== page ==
There’s a storm coming, Croydon


By - Friday 11th April, 2014

Could 2014 be the year that climate change comes home? Paul Williams definitely thinks so


“There’s a storm coming, Mr Wayne.” So spoke Anne Hathaway’s Selina Kyle in 2012′s The Dark Knight Rises, a film partially shot in Croydon. Her words became an iconic quotation that is useful today. There’s a storm coming, Croydon.

But unlike Gotham City, you can still do something about it.

The people of Croydon engage with the climate change debate as energetically as the next busy, distracted bunch of folks. We recycle our rubbish and donate to Greenpeace while other things seem more urgent: job security, our children’s education. But after this winter’s floods, will what the scientists are saying now feel up close and personal for Croydonians?

Scientific opinion is beyond doubt that climate change is happening. We are on a path to a warmer, more volatile ecosystem which will impact directly on the lives of today’s children and their children. Yet society has not seemed concerned – why is this?

Perhaps it takes events as dramatic as these to grab our attention

Is it because the deniers speak very loudly – even though they are backed by very few scientists – and have the backing of influential interests which profit from current lifestyles? Certainly.

Is it because those who believe the evidence use complicated graphs and charts to prove our case? Are we naive to hope that the information we present will cause behaviour to change? Possibly.

Or is it because the effects have been too gradual to notice? Temperatures may rise, sea levels may inch up, but it takes dramatic events like those we have recently seen – rain, drought, storms, typhoons – to grab people’s attention.

Could it be because the most serious impacts have been far away, until now, and we only engage with what directly affects us? Certainly.

Suddenly I feel that Croydon is at a tipping point

I think it is all of these things and that’s why I have been pessimistic that we could ever get a breakthrough. But suddenly I feel we are at a tipping point and things are about to change. We know that the big corporations – Marks and Spencer, Diageo and Coca Cola to name but three – are beginning to worry about the impact climate change will have on their supply chains and markets. If they are worried, we know that change is real.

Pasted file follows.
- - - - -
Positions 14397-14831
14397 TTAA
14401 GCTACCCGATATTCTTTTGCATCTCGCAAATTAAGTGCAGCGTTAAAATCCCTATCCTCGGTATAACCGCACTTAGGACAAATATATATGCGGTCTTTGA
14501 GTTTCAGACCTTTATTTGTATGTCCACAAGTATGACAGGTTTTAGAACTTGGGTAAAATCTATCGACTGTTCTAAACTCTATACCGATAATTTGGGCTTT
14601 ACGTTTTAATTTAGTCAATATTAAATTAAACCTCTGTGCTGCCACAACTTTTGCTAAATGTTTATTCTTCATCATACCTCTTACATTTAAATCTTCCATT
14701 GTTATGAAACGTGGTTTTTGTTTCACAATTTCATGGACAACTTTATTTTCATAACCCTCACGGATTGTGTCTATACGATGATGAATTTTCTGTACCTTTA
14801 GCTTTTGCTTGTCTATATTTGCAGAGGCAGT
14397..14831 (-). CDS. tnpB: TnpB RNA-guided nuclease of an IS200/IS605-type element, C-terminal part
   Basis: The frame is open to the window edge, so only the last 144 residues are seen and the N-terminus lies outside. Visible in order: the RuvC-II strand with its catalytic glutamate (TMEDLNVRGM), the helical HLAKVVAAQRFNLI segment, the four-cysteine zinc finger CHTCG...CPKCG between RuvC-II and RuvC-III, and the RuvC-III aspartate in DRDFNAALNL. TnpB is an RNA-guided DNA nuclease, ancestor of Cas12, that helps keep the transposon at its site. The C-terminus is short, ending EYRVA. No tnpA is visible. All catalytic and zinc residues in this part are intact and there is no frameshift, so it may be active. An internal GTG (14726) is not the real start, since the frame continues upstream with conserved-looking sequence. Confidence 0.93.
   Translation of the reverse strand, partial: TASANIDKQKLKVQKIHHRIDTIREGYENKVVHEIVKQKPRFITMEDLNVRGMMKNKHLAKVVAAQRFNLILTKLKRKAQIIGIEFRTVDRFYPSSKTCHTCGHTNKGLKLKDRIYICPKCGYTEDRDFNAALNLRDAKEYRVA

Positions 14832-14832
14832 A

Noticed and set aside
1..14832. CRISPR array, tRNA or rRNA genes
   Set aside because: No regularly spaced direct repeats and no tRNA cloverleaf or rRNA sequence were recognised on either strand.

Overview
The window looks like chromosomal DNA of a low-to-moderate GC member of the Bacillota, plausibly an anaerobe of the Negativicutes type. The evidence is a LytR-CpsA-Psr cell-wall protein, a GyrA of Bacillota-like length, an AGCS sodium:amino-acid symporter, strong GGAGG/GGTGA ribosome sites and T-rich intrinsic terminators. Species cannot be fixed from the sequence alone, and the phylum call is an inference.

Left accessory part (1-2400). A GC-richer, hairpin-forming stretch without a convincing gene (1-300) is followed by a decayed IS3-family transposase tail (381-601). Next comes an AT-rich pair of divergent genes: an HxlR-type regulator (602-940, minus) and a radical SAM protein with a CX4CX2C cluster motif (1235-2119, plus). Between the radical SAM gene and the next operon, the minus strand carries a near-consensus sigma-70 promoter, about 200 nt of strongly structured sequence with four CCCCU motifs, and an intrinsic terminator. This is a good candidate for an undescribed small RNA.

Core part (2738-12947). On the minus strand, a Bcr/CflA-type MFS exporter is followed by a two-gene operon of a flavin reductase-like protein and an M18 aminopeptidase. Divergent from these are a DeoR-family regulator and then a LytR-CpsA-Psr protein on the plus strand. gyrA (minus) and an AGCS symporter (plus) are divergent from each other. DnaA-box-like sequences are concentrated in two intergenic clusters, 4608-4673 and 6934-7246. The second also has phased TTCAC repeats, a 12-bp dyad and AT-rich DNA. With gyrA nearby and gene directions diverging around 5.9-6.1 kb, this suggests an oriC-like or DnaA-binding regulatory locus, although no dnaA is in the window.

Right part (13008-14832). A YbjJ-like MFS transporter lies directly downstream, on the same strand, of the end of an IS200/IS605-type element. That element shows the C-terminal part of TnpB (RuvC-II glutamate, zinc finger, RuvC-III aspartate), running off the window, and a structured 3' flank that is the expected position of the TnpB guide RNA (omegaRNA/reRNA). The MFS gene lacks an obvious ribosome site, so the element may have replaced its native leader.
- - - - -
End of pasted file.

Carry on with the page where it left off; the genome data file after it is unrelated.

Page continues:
The recent floods suffered in Kenley and Purley, and the warnings of more in future, will affect our house prices, our insurance premiums, our public transport and our water supply. Will we now think – if this is bad, what might it be like in ten years? It’s later than we think. I hope Croydon learns and acts in time.

Paul Williams

Paul Williams

A proud Welshman and father who (unexpectedly) ended up residing in Croydon five years ago. Loves the town - warts and all.

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  • Anne Giles

    What are you proposing that Croydon should do?

  • Sean Creighton

    Ann Giles is
    right (for once). What can residents, workers, employers and businesses do to contribute to
    efforts to minimise the adverse effects of climate change? Some people may
    argue that what happens in Croydon cannot have any influence on climate change,
    therefore there is no point doing anything? May be not, but we know from the
    Saharan sands pollution that what happens in one part of the world can have an
    adverse effect on other parts. What are the climate change effects of massive
    development plans, like Westfields/Hammerson and Cane Hill? Were the recent
    floods due to climate change or mismanagement of water courses and surface
    drainage? How much investment in public transport is needed to result in a
    major reduction in car ownership and use? Would substantial solar panel installation
    help? Croydon Council’s Climate Change
    Mitigation Action Plan seems to focus particularly on reducing carbon dioxide
    emissions. What about action to reduce other greenhouses gases and pollutants
    such as methane and nitrous oxide, and dioxins ? What will be the climate
    change effects of the Beddington Lane Incinerator? Perhaps we should be
    pressing the Council’s Scrutiny Committee to run a proper inquiry into whether
    the Action Plan is adequate and identify what more should be done.

  • Nightwatchstate